Leslie Melville's Magictales... The Lecture
Reviewed by Allen Tipton

In 1947 Leslie (known then as Leslini) and I were 14 year old schoolboy magicians in the Staffs Magic Society. Our ways parted in 1949 and we next met up in February 2007 when he came to present Magictales... The Lecture (based on his best selling recent book) at our Nottingham Guild of Magicians.

What a fascinating, enjoyable evening given by a charismatic lecturer it was. Everything was there that I’d advocated in my own lectures and writings: ‘Magic & Mystery with Entertainment and Entertainment with Magic & Mystery.’ Around a dozen commercial effects , worked with articles you have, mostly to hand: Rope, Cord, Silks, Cards, Paper Bags, Balls, a Bottle, Bills, Linking Pins, Cardboard Boomerangs and even Rubber Mats and Palms that turn red! Other items in his book include Eggs, a Mirror, Egyptian Signs and even teeth; either faked or bought from a dentist.

So what is different about these effects. They are professionally scripted routines bound together with intriguing, exciting, dramatic, funny and above all entertaining stories. Leslie is ‘A Teller Of Tales’.

They are all in the 170 page book, with templates so you can make up the simple extra props needed and advice on storytelling which is more than useful for ANY performance of Magic. He sells it at little more than many lecture notes.

Amongst the effects he wowed the Nottingham magicians with were:

A Witch, A Pill & A Bottle. Frying Knots (great c & r rope), The Blushing Palms of Samoa, Your Hair Will be Your Fortune, Cagliostro Lives, The Strange Tale Of Mr. Tall & Mr. Small, and The Friendly Witch & Her Linking Pins. Then came the whammy; The Kismet Principle. Based on a close-up trick by Gerald Kosky and a manuscript by David Hemingway, it is capable of being adapted to Close-up, Stand Up and Children’s work and performed small or stage filling, in a variety of presentations only governed by your own creativeness and style.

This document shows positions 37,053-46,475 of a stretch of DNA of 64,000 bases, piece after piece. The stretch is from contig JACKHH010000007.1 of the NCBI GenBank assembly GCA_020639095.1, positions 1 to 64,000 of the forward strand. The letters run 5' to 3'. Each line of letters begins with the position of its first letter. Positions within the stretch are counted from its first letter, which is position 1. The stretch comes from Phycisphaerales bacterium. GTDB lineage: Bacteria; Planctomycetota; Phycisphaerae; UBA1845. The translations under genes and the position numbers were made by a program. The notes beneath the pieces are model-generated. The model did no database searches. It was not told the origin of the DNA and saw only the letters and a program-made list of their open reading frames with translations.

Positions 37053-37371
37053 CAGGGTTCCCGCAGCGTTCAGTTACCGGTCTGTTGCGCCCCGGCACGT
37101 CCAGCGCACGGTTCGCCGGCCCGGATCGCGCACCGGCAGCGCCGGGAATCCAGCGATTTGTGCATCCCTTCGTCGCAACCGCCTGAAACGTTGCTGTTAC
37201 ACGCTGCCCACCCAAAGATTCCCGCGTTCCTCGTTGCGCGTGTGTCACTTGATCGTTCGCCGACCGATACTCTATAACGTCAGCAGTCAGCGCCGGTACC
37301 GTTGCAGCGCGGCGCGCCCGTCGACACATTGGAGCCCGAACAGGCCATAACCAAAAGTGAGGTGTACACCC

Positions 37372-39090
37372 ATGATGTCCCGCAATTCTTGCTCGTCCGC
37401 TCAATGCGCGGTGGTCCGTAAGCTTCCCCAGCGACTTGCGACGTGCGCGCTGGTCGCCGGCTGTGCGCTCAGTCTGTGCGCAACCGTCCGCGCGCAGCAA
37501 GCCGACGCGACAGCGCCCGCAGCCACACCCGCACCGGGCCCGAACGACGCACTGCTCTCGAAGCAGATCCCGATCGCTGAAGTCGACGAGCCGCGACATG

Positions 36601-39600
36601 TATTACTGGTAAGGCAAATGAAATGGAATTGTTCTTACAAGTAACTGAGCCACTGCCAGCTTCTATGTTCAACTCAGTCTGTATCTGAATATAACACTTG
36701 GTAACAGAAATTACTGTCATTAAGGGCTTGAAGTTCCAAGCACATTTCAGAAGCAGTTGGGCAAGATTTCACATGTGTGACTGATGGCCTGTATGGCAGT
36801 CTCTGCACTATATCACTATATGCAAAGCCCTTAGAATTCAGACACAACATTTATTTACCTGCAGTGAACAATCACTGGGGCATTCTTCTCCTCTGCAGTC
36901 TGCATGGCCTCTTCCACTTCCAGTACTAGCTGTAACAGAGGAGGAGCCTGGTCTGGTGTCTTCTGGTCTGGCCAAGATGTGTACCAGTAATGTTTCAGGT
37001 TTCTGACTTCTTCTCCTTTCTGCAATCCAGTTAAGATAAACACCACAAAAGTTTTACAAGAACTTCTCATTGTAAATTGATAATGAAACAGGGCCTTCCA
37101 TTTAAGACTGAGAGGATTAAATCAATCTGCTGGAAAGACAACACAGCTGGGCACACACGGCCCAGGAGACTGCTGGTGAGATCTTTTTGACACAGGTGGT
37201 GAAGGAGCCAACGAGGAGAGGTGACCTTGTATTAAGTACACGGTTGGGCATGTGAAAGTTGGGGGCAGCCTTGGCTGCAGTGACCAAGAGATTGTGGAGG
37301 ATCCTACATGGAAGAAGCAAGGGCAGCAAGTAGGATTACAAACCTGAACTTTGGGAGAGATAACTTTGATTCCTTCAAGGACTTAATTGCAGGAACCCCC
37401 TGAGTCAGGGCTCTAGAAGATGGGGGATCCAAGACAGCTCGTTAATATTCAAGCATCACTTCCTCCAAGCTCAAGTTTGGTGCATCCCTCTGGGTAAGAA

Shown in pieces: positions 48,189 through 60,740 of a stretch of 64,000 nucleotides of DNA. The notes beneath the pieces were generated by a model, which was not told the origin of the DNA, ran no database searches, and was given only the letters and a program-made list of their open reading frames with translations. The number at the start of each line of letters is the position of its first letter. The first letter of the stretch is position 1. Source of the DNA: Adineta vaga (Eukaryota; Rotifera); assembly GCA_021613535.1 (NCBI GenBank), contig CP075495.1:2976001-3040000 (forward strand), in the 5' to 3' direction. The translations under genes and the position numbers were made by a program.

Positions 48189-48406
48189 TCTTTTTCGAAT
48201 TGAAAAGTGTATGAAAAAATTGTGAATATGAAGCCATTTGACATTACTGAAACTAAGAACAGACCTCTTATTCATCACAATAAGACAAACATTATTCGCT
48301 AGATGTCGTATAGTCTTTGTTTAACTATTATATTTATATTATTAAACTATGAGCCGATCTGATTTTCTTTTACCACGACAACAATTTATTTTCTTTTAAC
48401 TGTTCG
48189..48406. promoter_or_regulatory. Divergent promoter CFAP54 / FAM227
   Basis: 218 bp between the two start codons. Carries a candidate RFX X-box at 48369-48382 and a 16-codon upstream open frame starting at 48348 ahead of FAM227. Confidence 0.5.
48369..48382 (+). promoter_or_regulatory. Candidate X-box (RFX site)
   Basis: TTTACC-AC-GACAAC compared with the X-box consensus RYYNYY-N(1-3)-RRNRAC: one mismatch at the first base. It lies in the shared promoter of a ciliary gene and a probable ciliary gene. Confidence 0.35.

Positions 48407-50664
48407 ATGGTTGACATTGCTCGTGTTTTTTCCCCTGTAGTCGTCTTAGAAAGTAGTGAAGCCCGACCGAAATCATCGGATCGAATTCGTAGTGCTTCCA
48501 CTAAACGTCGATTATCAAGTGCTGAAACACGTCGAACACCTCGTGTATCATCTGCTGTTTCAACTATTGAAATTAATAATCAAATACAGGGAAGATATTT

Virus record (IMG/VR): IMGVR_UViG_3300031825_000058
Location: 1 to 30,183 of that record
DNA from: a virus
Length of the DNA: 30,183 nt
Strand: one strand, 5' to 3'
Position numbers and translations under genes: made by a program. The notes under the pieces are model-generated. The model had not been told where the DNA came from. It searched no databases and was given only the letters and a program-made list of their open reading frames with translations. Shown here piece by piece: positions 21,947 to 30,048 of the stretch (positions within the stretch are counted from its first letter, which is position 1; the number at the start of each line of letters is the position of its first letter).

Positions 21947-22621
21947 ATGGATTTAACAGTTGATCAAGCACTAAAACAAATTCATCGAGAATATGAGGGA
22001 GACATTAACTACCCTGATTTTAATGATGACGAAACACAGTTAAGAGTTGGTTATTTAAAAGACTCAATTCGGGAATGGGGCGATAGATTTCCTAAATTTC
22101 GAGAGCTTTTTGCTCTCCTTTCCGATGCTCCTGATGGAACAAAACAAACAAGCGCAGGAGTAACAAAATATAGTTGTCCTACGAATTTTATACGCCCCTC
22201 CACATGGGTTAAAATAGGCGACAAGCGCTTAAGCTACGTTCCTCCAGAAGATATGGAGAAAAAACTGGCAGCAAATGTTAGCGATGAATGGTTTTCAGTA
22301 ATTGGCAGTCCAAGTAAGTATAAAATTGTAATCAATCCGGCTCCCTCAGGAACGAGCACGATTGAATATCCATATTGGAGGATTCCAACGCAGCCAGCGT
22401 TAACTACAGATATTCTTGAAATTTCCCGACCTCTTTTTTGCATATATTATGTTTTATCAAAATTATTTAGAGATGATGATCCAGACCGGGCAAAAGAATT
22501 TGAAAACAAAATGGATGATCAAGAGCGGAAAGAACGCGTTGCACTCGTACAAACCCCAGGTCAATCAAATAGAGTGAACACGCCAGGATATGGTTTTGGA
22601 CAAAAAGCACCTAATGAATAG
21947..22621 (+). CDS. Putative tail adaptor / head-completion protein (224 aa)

We saw it as Barry Porter and The Slimy Swamp Of Sludge with Freddie Wilkinson, our President and a senior member being chained up waiting to see if Barry Porter (a junior member) could free them in time. Tremendous fun for adults and children. Other Kismet ideas included Pirates, Merlin, a Game Of Chance and An Egyptian Night of Rapture (Oo)

Also we were treated to a cheeky version of The Chinese Sticks, a Frog Puppet using just your hands (or a pair of green gloves) and Leslie’s rescripted version of Roy Scott’s Repeat Note production. This rocked his audience and if it had been mine I’d never have given it away to other magicians. As entertainment it’s that good. I just had to have it.

Nearly 60 year gap between our meeting, it had been more than worthwhile waiting for. Leslie still retained the magnetic, theatrical, personality, with the inborn sense of humour he always had, when I first knew him.

Book The Lecture. Buy The Book

Remember: Storytelling Magic has a big and as yet, untapped market for magicians.

Not Once Upon A Time but NOW!

© Allen Tipton, March 2007




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